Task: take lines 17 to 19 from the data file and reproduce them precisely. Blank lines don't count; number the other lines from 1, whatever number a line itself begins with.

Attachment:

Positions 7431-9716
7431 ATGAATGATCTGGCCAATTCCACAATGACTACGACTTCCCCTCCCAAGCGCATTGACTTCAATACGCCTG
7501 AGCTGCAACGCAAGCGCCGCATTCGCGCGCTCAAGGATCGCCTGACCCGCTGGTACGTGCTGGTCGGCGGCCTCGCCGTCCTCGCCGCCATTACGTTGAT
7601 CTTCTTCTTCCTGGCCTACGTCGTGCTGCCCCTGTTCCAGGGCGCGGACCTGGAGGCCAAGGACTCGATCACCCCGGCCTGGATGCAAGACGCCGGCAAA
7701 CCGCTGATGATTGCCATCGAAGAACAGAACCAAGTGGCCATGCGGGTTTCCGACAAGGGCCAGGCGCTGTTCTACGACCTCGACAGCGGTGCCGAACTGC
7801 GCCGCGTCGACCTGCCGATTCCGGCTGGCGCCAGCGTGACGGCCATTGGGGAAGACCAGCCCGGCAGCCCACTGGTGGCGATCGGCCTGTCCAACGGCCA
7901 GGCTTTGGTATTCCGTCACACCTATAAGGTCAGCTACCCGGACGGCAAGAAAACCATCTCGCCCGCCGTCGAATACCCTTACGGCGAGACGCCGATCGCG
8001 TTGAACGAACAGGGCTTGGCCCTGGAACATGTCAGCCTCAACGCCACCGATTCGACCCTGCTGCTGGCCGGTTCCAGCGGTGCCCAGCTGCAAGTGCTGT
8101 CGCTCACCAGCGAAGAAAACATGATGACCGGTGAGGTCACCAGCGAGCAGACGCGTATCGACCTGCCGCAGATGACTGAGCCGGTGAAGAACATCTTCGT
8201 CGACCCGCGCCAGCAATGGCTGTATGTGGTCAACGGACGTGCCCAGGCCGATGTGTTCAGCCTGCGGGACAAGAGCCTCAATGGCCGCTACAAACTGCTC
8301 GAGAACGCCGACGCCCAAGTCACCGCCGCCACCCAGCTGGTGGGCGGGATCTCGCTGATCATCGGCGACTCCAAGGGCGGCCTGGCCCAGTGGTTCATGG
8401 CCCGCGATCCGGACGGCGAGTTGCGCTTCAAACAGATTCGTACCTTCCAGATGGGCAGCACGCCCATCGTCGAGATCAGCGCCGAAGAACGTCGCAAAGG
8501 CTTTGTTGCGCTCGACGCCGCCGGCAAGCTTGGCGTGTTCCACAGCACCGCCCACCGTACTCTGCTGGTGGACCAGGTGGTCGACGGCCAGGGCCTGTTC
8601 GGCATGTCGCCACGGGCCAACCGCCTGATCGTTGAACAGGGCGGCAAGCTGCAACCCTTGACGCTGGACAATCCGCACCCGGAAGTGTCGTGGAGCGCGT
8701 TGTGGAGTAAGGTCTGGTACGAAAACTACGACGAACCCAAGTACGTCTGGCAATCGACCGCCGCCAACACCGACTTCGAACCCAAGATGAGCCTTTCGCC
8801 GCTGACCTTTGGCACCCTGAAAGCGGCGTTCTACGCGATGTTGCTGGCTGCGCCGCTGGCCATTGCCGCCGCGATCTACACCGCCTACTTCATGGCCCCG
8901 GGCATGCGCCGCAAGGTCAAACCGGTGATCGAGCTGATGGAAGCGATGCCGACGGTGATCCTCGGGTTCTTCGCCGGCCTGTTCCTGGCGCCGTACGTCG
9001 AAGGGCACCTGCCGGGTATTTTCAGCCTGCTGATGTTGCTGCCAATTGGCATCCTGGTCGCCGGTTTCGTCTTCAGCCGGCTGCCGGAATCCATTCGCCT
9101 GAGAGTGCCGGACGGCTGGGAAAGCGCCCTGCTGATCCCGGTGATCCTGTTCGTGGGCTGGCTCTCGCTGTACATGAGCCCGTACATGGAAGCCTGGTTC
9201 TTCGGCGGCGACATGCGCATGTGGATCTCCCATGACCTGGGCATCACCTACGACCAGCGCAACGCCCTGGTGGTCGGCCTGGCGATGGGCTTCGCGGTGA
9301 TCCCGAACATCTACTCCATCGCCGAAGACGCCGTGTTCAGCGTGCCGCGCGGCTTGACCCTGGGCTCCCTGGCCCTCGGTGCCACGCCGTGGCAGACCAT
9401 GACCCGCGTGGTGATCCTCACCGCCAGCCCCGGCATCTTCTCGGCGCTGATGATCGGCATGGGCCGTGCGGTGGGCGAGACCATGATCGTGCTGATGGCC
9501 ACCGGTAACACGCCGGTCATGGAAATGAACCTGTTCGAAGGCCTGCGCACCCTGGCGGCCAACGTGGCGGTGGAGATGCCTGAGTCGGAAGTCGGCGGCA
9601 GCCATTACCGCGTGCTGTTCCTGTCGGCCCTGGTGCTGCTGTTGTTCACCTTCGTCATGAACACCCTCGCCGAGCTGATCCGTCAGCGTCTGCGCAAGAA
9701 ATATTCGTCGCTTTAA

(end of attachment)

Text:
8901 GGCATGCGCCGCAAGGTCAAACCGGTGATCGAGCTGATGGAAGCGATGCCGACGGTGATCCTCGGGTTCTTCGCCGGCCTGTTCCTGGCGCCGTACGTCG
9001 AAGGGCACCTGCCGGGTATTTTCAGCCTGCTGATGTTGCTGCCAATTGGCATCCTGGTCGCCGGTTTCGTCTTCAGCCGGCTGCCGGAATCCATTCGCCT
9101 GAGAGTGCCGGACGGCTGGGAAAGCGCCCTGCTGATCCCGGTGATCCTGTTCGTGGGCTGGCTCTCGCTGTACATGAGCCCGTACATGGAAGCCTGGTTC